Rolling Fork Man Indicted on Four Felonious Fraud Charges

November 13, 2015

Eldridge Walker, of Rolling Fork, is facing felony charges following a four count indictment by a Hinds County Grand Jury, confirmed Attorney General Jim Hood.

Walker was recently arrested by investigators with the Attorney General’s Consumer Protection Division. Walker is charged with false pretense, conspiracy to commit false pretense, wire fraud and conspiracy to commit wire fraud. Walker is alleged in the indictment to have, while doing businesses as Walker Construction, submitted a false invoice concerning alleged work at the home of a Rolling Fork resident “with intent to defraud Federal Home Loan Bank.”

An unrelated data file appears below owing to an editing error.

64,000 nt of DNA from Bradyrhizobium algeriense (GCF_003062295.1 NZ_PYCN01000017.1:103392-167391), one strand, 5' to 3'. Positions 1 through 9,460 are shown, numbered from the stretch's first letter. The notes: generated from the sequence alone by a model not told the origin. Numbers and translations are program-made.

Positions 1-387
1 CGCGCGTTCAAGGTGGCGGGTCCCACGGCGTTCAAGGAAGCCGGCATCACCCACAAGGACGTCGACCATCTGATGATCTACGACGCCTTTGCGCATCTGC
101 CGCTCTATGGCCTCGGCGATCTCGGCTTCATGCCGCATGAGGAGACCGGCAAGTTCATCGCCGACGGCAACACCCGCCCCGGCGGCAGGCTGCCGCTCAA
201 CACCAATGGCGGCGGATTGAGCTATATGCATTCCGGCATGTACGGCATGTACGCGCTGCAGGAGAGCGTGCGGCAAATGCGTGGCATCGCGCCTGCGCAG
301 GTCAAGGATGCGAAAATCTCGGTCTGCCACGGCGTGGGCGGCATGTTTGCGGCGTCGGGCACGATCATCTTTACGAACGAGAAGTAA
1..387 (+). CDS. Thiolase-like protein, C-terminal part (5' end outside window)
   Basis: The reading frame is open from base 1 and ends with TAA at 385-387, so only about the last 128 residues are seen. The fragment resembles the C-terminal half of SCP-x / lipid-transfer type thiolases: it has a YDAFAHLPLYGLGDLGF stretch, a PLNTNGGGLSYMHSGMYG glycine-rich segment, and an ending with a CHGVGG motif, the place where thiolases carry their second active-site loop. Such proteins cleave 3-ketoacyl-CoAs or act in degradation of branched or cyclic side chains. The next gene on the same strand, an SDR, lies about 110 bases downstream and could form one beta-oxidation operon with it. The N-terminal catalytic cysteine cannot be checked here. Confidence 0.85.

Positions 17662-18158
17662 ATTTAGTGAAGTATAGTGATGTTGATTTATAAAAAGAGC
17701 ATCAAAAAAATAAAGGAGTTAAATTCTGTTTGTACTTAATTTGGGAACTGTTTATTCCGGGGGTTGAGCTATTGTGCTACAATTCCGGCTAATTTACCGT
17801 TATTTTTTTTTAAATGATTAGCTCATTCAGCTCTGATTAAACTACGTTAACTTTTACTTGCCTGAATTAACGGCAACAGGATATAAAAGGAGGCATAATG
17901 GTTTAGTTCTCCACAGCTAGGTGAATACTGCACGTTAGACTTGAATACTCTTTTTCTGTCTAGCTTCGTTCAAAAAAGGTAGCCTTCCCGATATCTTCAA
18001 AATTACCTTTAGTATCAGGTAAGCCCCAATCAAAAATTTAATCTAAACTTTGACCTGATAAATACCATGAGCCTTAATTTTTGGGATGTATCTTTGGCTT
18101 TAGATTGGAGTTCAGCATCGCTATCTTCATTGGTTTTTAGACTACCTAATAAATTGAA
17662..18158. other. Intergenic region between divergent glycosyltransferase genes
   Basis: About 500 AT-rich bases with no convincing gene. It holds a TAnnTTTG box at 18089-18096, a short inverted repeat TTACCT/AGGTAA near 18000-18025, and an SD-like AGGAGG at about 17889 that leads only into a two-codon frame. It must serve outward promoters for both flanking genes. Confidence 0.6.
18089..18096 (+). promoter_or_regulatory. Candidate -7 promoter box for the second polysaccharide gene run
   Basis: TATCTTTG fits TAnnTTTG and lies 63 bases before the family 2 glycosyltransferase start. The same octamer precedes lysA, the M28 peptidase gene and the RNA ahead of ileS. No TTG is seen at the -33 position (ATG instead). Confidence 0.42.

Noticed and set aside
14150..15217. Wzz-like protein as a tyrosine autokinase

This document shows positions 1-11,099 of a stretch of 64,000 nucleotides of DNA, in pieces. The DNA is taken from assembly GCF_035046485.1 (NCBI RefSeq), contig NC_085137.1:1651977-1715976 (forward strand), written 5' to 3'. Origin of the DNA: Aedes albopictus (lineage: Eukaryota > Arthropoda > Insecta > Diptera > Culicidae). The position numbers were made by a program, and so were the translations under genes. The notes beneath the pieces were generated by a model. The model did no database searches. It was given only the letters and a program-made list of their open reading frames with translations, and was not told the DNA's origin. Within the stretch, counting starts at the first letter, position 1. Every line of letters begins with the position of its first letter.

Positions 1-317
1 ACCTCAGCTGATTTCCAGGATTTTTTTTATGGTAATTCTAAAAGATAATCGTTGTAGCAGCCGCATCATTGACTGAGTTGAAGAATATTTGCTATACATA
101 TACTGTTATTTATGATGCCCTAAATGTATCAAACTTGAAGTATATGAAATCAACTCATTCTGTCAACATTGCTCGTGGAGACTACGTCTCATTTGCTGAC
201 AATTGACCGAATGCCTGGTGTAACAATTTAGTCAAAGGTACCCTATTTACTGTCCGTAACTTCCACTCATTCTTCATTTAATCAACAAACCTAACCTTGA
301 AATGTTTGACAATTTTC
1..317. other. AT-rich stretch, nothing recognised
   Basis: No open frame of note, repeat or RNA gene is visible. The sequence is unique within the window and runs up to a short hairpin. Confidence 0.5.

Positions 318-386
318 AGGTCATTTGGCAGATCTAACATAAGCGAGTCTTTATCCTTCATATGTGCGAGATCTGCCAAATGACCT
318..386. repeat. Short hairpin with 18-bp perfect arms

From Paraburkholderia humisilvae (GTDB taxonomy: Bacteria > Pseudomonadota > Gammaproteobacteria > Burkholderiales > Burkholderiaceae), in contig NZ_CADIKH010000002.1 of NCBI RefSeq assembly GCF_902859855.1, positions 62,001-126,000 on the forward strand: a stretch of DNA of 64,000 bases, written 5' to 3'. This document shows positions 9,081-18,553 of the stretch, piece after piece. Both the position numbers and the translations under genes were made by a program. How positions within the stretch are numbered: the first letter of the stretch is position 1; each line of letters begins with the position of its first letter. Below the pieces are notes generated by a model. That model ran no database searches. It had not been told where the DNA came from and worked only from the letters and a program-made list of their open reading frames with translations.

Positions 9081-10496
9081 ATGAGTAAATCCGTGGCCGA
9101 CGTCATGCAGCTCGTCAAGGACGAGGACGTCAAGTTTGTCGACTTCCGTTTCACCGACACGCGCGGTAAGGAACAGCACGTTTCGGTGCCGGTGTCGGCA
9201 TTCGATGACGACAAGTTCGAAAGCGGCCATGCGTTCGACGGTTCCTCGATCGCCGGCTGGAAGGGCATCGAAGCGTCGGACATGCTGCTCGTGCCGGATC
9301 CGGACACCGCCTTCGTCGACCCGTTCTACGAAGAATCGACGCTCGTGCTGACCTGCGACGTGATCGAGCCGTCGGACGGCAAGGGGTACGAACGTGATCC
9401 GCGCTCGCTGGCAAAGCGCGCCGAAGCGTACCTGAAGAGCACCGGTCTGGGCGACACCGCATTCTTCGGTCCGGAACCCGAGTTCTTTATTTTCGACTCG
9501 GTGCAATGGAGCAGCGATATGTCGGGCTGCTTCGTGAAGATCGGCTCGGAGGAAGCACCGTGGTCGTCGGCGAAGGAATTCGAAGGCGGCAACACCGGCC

Walker was booked into the Hinds County jail. If convicted of all charges, the defendant faces up to 20 years behind bars.  As with all cases, the defendant is presumed innocent until proven guilty beyond a reasonable doubt in a court of law.

This case is being investigated by Investigator Bo Luckey and will be prosecuted by Special Assistant Attorney General Patrick Beasley of the Attorney General’s Office Consumer Protection Division.